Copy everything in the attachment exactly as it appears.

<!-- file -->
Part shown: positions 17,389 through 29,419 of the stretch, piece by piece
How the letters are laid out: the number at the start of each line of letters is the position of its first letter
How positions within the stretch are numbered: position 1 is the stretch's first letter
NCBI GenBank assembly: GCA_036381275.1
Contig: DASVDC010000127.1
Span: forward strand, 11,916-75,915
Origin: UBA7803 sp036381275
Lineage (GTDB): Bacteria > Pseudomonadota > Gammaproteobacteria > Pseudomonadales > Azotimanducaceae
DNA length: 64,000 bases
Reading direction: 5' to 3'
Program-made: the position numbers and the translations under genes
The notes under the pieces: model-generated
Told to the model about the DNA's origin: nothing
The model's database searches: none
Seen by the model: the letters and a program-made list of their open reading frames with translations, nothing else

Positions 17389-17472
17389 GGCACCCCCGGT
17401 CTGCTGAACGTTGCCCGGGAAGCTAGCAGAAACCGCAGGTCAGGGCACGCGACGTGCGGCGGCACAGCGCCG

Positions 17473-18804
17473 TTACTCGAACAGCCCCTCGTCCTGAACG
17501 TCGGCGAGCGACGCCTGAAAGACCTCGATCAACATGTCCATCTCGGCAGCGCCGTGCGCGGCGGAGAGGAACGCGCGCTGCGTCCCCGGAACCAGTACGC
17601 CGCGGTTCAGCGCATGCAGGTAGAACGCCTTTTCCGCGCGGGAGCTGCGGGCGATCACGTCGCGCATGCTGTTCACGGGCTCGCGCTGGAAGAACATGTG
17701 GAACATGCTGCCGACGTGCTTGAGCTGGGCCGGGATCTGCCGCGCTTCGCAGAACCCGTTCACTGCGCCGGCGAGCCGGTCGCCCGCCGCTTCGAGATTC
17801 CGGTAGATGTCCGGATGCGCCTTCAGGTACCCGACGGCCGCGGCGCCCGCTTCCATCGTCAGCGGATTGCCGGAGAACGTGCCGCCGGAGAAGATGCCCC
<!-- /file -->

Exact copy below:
Part shown: positions 17,389 through 29,419 of the stretch, piece by piece
How the letters are laid out: the number at the start of each line of letters is the position of its first letter
How positions within the stretch are numbered: position 1 is the stretch's first letter
NCBI GenBank assembly: GCA_036381275.1
Contig: DASVDC010000127.1
Span: forward strand, 11,916-75,915
Origin: UBA7803 sp036381275
Lineage (GTDB): Bacteria > Pseudomonadota > Gammaproteobacteria > Pseudomonadales > Azotimanducaceae
DNA length: 64,000 bases
Reading direction: 5' to 3'
Program-made: the position numbers and the translations under genes
The notes under the pieces: model-generated
Told to the model about the DNA's origin: nothing
The model's database searches: none
Seen by the model: the letters and a program-made list of their open reading frames with translations, nothing else

Positions 17389-17472
17389 GGCACCCCCGGT
17401 CTGCTGAACGTTGCCCGGGAAGCTAGCAGAAACCGCAGGTCAGGGCACGCGACGTGCGGCGGCACAGCGCCG

Positions 17473-18804
17473 TTACTCGAACAGCCCCTCGTCCTGAACG
17501 TCGGCGAGCGACGCCTGAAAGACCTCGATCAACATGTCCATCTCGGCAGCGCCGTGCGCGGCGGAGAGGAACGCGCGCTGCGTCCCCGGAACCAGTACGC
17601 CGCGGTTCAGCGCATGCAGGTAGAACGCCTTTTCCGCGCGGGAGCTGCGGGCGATCACGTCGCGCATGCTGTTCACGGGCTCGCGCTGGAAGAACATGTG
17701 GAACATGCTGCCGACGTGCTTGAGCTGGGCCGGGATCTGCCGCGCTTCGCAGAACCCGTTCACTGCGCCGGCGAGCCGGTCGCCCGCCGCTTCGAGATTC
17801 CGGTAGATGTCCGGATGCGCCTTCAGGTACCCGACGGCCGCGGCGCCCGCTTCCATCGTCAGCGGATTGCCGGAGAACGTGCCGCCGGAGAAGATGCCCC